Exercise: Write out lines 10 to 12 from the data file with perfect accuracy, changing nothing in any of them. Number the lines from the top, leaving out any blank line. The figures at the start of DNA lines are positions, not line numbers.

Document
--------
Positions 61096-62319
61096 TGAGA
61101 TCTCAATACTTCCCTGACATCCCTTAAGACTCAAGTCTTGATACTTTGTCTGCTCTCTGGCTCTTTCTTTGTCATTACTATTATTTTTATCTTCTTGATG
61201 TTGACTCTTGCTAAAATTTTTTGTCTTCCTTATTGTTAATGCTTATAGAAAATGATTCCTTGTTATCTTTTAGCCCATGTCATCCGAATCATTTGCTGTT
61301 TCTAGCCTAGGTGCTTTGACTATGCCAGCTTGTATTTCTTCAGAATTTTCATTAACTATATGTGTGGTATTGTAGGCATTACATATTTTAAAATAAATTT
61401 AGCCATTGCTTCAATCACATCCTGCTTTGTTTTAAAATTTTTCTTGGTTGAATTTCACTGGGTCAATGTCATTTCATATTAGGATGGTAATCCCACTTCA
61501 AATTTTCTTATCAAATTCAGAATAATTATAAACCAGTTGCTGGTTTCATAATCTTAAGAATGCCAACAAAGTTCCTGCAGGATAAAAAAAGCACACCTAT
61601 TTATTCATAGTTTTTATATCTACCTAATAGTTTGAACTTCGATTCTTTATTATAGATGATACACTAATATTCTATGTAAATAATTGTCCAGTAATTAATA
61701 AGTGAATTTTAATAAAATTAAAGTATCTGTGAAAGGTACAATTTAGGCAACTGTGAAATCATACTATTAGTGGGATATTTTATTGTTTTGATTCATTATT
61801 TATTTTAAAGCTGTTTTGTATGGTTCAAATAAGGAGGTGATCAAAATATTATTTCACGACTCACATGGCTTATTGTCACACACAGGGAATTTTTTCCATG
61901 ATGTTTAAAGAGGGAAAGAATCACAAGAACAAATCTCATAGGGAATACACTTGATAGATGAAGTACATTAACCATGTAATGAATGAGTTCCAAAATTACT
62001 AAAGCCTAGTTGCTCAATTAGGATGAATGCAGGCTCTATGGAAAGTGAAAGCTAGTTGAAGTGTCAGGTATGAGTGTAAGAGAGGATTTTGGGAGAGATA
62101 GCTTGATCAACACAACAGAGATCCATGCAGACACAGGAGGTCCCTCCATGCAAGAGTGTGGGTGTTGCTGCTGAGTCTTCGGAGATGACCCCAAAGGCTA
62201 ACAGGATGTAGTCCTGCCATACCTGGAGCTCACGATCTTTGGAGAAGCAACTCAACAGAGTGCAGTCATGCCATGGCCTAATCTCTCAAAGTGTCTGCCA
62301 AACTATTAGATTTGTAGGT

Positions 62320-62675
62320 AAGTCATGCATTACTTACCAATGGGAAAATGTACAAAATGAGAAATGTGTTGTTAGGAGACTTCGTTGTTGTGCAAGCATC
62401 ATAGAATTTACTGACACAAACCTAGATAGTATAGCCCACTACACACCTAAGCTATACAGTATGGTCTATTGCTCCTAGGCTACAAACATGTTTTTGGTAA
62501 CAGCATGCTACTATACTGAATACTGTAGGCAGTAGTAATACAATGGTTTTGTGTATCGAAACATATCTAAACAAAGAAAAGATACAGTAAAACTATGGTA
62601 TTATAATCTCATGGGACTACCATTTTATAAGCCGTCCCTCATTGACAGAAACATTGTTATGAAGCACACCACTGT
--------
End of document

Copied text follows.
61801 TATTTTAAAGCTGTTTTGTATGGTTCAAATAAGGAGGTGATCAAAATATTATTTCACGACTCACATGGCTTATTGTCACACACAGGGAATTTTTTCCATG
61901 ATGTTTAAAGAGGGAAAGAATCACAAGAACAAATCTCATAGGGAATACACTTGATAGATGAAGTACATTAACCATGTAATGAATGAGTTCCAAAATTACT
62001 AAAGCCTAGTTGCTCAATTAGGATGAATGCAGGCTCTATGGAAAGTGAAAGCTAGTTGAAGTGTCAGGTATGAGTGTAAGAGAGGATTTTGGGAGAGATA